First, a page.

At Christmas I often hear folks suggesting, in churches and in the media that there is a divide, or a competition, between secular and sacred, that is witnessed in the shopping and partying, the good food and gifts. But is there really a divide? Or are we stoking a culture war that doesn’t exist? The joy of giving, spending time with chosen family, volunteering to help those who are isolated, singing carols together – to me, Christmas is the one time at which vast numbers of folks join in sharing the Good News of love and the gap between secular and sacred – if such a gap exists – is at its most narrow. This year, I’ve been reflecting on the way in which Christmas songs reflect the Gospel message, the Good News that is ushered in in a simple home.
As Perry Como and The Fontane Sisters know:
“It’s beginning to look a lot like Christmas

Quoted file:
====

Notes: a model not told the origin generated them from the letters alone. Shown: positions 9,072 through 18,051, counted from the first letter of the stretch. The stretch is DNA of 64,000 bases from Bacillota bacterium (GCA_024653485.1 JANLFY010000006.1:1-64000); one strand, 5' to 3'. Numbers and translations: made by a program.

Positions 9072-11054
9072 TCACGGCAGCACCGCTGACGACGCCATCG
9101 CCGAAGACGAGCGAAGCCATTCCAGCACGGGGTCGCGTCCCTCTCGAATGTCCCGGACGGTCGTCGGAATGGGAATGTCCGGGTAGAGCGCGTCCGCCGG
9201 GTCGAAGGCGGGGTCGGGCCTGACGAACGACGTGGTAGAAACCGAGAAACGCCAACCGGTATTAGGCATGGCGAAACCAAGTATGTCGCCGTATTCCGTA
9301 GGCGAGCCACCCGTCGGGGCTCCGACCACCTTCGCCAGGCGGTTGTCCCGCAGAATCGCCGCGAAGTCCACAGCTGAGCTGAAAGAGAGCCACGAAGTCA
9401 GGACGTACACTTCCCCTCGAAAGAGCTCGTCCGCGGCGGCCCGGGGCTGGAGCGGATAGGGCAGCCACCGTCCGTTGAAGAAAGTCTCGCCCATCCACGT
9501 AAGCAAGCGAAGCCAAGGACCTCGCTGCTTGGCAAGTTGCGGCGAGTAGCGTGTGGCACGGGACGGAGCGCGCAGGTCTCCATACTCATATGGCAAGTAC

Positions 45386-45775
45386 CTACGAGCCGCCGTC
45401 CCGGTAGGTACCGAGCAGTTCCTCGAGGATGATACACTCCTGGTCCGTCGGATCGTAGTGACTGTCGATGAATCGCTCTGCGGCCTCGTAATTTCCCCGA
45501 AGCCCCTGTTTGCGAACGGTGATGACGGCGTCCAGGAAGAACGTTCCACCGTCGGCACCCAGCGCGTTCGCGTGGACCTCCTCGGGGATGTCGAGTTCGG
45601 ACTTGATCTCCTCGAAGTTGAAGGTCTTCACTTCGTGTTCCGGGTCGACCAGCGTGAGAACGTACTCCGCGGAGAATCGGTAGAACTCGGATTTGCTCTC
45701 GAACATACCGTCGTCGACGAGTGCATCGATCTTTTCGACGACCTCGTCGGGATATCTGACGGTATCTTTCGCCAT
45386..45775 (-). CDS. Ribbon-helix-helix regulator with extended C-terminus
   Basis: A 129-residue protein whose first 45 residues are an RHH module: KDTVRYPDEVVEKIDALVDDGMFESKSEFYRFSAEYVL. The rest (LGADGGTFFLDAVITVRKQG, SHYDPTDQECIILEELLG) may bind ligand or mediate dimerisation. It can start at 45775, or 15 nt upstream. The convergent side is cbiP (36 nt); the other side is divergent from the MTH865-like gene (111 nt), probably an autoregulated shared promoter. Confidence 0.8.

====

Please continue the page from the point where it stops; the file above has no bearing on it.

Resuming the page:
Soon the bells will start
And the thing that’ll make ’em ring is the carol that you sing
Right within your heart
It’s beginning to look a lot like Christmas
Toys in every store
But the prettiest sight to see is the holly that will be
On your own front door”
Our own front door can, indeed, be a place of hope for the hopeless, and rest for the weary. Throughout the worst parts of the Covid19 crisis, many stood outside our own front doors sharing hope and joy with others, despite our necessary isolation. Despite the terror of war and oppression, many have opened those same doors to individuals and families fleeing Ukraine. 
Jesus’s migrant parents, travelling from one region to another to fulfil the census ordered by an overly powerful ruler knocked on a door, far from home, only to be told that there was no room at the inn. This is often the message that migrants to our own shores receive, too. And yet, the innkeeper, thinking creatively, offers room at the manger. It’s not ideal, but it is honest: a real, individual human being sharing the little that he has so that new hope might be brought to birth in a troubled world.